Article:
“Punishments equivalent to crimes are never too many; punishments not equivalent to crimes are never too few.” – The Complete Works of Han Fei Tzu (trans. and ed. W. K. Liao)
“Once there was a man of Ch`u selling shields and halberds. In praising his shields he said, ‘My shields are so solid that nothing can penetrate them.’ Again, in praising his halberds, he said, ‘My halberds are so sharp that they can penetrate anything.’ In response to his words somebody asked, ‘How about using your halberds to pierce through your shields?’ To this the man could not give any reply.” – The Complete Works of Han Fei Tzu (trans. and ed. W. K. Liao)
“Kung-yi Hsiu, Premier of Lu, was fond of fish. Therefore, people in the whole country contentiously bought fish, which they presented to him. However, Kung-yi Tzŭ would not accept the presents. Against such a step his younger brother remonstrated with him and said: ‘You like fish, indeed. Why don’t you accept the present of fish?’ In reply he said: ‘It is solely because I like fish that I would not accept the fish they gave me. Indeed, if I accept the fish, I will be placed under an obligation to them. Once placed under an obligation to them, I will sometime have to bend the law. If I bend the law, I will be dismissed from the premiership. After being dismissed from the premiership, I might not be able to supply myself with fish. On the contrary, if I do not accept the fish from them and am not dismissed the premiership, however fond of fish, I can always supply myself with fish.’ “ – The Complete Works of Han Fei Tzu (trans. and ed. W. K. Liao)
“Order and strength are due to the law; weakness and disorder, to its crookedness. If the ruler understands this principle, he must rectify reward and punishment but never assume humanity towards his inferiors. Rank and emolument are due to meritorious services; censure and punishment, to criminal offences.” – The Complete Works of Han Fei Tzu (trans. and ed. W. K. Liao)
“Are hardness and whiteness two distinct qualities in objective existence or are they the same thing perceived by different senses? If neither the hands nor the eyes can solve this problem, who can solve it?” – The Complete Works of Han Fei Tzu (trans. and ed. W. K. Liao)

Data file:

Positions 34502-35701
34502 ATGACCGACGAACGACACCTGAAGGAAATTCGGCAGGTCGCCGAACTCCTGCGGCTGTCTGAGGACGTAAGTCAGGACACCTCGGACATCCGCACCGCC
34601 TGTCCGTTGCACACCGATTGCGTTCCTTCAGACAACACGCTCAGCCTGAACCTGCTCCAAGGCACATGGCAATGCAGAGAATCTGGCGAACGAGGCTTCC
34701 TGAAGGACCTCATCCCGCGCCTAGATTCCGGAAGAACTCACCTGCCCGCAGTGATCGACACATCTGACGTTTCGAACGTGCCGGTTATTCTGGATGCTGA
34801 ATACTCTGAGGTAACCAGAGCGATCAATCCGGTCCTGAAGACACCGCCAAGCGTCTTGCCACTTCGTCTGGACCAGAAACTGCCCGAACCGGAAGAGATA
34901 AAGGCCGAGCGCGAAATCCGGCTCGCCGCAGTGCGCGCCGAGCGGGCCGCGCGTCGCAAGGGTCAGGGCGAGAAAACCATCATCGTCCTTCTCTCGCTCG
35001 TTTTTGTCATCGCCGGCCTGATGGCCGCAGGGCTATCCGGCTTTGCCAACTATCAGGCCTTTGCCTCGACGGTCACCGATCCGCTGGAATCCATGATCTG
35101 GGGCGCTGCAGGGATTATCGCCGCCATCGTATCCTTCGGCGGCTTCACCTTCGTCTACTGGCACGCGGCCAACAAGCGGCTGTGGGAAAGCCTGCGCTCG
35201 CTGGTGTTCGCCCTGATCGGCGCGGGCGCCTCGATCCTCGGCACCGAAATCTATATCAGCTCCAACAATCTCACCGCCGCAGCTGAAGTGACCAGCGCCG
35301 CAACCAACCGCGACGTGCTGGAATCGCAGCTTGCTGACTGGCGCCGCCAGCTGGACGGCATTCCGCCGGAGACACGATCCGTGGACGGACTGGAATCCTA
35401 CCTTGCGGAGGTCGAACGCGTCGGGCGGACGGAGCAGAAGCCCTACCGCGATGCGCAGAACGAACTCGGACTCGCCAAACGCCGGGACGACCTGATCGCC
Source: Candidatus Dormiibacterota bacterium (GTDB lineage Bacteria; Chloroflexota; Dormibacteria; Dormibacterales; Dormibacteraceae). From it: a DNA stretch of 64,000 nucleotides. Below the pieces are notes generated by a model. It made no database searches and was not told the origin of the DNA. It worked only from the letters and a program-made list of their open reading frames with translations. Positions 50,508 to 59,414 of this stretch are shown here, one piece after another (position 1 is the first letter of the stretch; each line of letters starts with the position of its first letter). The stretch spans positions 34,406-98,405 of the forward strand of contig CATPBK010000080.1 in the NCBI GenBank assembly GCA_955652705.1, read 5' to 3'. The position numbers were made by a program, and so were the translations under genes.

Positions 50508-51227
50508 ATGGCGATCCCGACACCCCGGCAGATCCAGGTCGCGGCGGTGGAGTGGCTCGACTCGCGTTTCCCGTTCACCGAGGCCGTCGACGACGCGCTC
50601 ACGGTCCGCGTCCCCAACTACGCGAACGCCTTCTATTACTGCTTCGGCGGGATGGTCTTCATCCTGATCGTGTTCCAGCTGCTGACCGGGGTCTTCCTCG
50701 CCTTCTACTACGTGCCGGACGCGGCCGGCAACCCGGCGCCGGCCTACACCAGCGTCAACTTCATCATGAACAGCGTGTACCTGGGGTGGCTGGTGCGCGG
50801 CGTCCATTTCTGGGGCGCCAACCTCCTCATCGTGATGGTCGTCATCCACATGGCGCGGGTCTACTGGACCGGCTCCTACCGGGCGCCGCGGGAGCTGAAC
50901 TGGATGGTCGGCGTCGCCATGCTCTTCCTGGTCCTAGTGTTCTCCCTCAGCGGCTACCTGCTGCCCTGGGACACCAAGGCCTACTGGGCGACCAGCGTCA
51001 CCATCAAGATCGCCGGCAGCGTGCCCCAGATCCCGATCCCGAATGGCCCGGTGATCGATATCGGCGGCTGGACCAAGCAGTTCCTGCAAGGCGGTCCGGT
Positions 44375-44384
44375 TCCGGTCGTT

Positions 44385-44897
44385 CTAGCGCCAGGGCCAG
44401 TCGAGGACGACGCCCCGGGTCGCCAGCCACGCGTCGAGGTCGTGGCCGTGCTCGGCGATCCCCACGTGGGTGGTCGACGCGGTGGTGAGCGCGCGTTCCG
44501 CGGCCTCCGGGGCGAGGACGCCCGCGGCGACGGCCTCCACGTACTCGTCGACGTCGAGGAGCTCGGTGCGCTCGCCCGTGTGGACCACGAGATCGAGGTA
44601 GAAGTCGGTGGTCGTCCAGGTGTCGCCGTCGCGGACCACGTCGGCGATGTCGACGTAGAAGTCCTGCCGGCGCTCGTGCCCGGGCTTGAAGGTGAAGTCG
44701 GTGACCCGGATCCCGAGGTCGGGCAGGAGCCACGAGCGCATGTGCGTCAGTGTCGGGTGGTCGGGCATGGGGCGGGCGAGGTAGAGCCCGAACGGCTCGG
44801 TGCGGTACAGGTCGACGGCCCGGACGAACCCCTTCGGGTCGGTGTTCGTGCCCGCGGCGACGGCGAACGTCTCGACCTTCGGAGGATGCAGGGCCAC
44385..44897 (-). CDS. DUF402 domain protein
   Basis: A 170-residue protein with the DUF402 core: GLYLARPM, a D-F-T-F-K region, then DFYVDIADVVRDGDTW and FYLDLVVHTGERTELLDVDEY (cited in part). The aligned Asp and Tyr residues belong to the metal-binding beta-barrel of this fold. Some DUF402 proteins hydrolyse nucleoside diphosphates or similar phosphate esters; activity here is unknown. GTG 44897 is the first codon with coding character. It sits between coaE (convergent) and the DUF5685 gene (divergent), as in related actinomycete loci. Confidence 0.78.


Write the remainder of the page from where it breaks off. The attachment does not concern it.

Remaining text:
“Once upon a time there was a traveller drawing for the King of Ch`i. ‘What is the hardest thing to draw?’ asked the King. ‘Dogs and horses are the hardest.’ ‘Then what is the easiest?’ ‘Devils and demons are the easiest. Indeed, dogs and horses are what people know and see at dawn and dusk in front of them. To draw them no distortion is permissible. Therefore they are the hardest. On the contrary, devils and demons have no shapes and are not seen in front of anybody, therefore it is easy to draw them.’ “ – The Complete Works of Han Fei Tzu (trans. and ed. W. K. Liao)
“Once there were men of Chêng contending for seniority in age. One man said, ‘My age is the same as Yao’s.’ Another man said, ‘I am as old as the elder brother of the Yellow Emperor.’ They brought the dispute to the court, but the judge could not make any decision. Finally he ruled that the one who was the last to stop arguing won the case.” – The Complete Works of Han Fei Tzu (trans. and ed. W. K. Liao)
“If the sovereign does not allow the humble to criticize the noble and the inferior to denounce the superior, but always expects the powers of high and low to balance, then ministers on equal footing will dare to conspire with each other. In so doing he will increase the number of delusive and deceitful officials.” – The Complete Works of Han Fei Tzu (trans. and ed. W. K. Liao)
“One who knows others is clever, but one who knows himself is enlightened. One who conquers others is powerful, but one who conquers himself is mighty.” – Lao Tzu, “The Virtue of Discrimination” (quoted in The Complete Works of Han Fei Tzu, trans. and ed. W. K. Liao)
“The compassionate mother, regarding her infant child, always strives to establish the child’s well-being. If she strives to establish the child’s well-being, she will endeavour to rid the child of calamities. If she endeavours to rid the child of calamities, her reflection and consideration become thorough. If her reflection and consideration are thorough, she will attain the principles of affairs. If she attains the principles of affairs, she will certainly accomplish her purposes. If she is certain of accomplishing her purposes, she will not hesitate in her action. To make no hesitation is called ‘bravery’.” – The Complete Works of Han Fei Tzu (trans. and ed. W. K. Liao)
“No greater crime than submitting to desire. No greater misery than not knowing sufficiency. No greater fault than avarice. Therefore, who knows sufficiency’s sufficiency is always sufficient.” – Lao Tzu, “Moderation of Desire” (quoted in The Complete Works of Han Fei Tzu, trans. and ed. W. K. Liao)